Yesterday, my therapist and I discussed how to create a real program that would help me tolerate this depression without resorting to hospital out-patient care.  I find the hospital programs themselves to be helpful, but interacting in the large group model difficult to the point of undoing any good done there.  So here’s what we’re trying first:

My daily schedule will be from 8:30-1:30, five days a week.  Daily, I will work on DBT (Dialectical Behavioral Therapy) worksheets dealing with tolerating distress, read one of Megan’s many children’s books and journal about it, and make art—either for the space or in my journal.

I feel a lot of dread and the usual suicidal litany gallops through my mind.  I’m uncomfortable and scattered.  My calendar empties out as I can’t tolerate most people or the pressure of going somewhere at a designated time.  But I did ask a friend to lunch yesterday, even though I phased out after twenty minutes.  Concentration doesn’t last long.

At home, I’ve put my TV in the bedroom, so the cats and I camp out on the bed as I try to work on my Solstice cards while half-listening to my go-to depression binge, Fringe (I just started Season Three).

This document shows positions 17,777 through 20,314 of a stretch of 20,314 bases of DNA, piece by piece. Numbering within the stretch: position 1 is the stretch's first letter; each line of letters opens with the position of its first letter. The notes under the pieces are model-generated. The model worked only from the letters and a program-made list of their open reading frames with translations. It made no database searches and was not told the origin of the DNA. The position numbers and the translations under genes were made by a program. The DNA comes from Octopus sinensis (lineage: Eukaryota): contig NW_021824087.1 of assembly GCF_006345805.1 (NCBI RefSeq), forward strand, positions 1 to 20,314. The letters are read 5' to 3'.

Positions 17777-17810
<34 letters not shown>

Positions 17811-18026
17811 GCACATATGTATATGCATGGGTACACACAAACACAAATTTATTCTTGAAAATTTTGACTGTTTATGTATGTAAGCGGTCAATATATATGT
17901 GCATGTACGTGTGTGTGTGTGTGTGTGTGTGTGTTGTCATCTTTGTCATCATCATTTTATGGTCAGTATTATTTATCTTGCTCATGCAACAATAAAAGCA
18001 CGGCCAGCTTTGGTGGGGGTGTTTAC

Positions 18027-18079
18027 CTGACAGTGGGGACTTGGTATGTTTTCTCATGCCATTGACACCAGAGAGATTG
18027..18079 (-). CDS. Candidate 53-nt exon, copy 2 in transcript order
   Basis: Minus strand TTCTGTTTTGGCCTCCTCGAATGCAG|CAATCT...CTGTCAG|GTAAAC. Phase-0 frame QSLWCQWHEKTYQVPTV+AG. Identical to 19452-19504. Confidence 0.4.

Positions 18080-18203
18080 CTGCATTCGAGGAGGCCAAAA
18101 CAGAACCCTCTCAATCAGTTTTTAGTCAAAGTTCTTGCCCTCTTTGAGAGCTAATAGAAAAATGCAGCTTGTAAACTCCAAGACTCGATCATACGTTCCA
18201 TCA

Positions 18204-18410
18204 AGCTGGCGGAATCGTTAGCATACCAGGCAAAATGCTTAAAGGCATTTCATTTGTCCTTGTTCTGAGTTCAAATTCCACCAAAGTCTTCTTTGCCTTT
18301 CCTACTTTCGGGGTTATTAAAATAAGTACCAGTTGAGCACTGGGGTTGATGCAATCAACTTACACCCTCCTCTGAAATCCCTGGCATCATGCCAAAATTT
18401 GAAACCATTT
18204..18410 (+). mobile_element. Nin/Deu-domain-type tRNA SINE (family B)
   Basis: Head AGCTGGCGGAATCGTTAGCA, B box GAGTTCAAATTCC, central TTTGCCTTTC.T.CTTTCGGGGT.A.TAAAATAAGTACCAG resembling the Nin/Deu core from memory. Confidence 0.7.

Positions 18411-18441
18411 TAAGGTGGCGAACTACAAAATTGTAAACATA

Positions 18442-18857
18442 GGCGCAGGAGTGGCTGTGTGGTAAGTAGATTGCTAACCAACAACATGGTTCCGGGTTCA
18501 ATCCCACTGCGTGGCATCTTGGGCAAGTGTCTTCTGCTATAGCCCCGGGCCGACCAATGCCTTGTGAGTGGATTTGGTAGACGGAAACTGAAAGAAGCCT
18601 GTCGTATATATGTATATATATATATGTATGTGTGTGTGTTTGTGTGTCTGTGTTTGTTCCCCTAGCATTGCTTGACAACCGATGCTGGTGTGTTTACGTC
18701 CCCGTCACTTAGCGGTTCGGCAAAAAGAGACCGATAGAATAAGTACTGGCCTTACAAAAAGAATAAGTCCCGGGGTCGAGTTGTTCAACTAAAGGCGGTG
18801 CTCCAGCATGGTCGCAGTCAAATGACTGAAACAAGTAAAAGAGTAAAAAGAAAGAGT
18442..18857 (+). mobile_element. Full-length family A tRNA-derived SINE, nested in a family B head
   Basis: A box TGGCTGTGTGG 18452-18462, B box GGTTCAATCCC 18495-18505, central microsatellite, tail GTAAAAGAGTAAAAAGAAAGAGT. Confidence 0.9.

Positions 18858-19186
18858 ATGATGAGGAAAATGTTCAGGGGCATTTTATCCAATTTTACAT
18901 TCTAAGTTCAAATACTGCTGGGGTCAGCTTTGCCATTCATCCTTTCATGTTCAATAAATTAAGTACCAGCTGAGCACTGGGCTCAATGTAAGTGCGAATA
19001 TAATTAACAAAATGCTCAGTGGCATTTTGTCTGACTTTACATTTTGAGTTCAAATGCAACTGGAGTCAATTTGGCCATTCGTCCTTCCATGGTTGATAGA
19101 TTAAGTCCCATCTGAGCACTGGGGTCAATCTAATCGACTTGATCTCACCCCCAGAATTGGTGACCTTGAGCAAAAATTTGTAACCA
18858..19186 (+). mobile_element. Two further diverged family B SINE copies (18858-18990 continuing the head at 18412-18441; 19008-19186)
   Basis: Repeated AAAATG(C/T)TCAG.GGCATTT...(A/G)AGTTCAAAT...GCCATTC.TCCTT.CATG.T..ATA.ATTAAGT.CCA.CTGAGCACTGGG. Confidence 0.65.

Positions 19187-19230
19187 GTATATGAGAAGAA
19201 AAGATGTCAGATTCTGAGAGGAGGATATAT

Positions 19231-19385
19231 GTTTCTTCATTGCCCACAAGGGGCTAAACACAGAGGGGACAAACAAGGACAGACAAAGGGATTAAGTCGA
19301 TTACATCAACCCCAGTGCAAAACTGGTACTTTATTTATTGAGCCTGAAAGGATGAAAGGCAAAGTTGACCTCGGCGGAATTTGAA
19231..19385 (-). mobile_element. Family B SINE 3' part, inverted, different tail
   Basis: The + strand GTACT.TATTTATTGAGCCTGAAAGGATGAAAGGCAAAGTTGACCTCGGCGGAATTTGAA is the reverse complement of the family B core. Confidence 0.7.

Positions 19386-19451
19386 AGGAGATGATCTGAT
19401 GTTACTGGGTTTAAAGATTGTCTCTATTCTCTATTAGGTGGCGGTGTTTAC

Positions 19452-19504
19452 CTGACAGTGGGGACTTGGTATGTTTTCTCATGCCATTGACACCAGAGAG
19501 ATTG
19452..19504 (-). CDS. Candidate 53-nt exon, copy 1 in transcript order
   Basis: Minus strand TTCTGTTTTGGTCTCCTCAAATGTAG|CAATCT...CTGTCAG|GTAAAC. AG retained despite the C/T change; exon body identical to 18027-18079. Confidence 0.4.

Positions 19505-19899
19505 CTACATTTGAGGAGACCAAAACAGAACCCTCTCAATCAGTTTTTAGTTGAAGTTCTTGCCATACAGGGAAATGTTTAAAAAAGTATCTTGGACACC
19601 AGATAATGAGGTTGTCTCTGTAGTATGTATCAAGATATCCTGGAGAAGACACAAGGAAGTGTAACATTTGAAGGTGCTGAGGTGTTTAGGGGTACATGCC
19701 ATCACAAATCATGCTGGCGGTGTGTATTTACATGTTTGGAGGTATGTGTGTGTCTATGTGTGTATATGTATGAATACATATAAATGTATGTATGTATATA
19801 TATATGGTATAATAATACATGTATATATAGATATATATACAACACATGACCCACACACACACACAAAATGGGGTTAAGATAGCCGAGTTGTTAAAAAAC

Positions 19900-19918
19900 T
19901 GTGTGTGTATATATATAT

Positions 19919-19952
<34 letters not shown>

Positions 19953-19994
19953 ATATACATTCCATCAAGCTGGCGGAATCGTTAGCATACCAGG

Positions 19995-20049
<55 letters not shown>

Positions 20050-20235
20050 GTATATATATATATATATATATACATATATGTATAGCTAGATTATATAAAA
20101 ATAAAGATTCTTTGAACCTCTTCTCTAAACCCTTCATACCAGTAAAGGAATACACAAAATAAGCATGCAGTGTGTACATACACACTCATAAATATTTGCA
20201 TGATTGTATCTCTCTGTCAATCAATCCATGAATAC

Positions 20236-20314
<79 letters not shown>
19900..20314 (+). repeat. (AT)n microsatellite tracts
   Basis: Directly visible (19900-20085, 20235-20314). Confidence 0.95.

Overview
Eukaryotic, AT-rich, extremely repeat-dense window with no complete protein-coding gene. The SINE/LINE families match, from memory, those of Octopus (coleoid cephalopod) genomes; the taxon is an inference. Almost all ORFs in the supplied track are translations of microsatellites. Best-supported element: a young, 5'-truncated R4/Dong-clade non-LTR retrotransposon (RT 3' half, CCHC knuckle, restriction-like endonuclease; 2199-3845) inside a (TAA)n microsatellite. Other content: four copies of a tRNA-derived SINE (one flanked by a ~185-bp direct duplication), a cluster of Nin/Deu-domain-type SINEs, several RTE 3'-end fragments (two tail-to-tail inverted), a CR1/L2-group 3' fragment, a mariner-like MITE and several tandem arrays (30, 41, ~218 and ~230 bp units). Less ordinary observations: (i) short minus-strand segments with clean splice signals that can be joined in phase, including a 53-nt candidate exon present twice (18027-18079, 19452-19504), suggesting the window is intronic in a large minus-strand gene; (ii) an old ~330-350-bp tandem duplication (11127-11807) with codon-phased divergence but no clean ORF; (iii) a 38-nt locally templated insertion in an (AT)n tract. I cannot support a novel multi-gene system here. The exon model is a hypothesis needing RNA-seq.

I’ve also returned to Pinterest, where I can look at pretty pictures and hoard new photos of my Pretend Boyfriends.

Later today, I hope to go see the new Murder on the Orient Express and do my laundry.  That feels like a lot in my current condition, but I’ll try.  It’s really all I can ever do, keep trying, keep looking for new ways to get through the worst of the illness while waiting for the shift to come.

Some days it doesn’t seem like much of a life.  The distorted thinking makes that view darker and more hopeless.  Even then, I can see my courage at work, even when the list of obstacles grows like a Bugs Bunny nightmare.

This is my life.  Mine.  For better or worse.

Muttering

mousy-ladiesI’ve stalled out in a mixed-state depression.  It’s nothing new, not even very noteworthy, but I’m always surprised by how it changes everything.  My perception becomes bleak and twisted, my body slow and creaky.  I miscommunicate and send mixed messages, because every part of my brain is mixed.  I’m confused and confusing.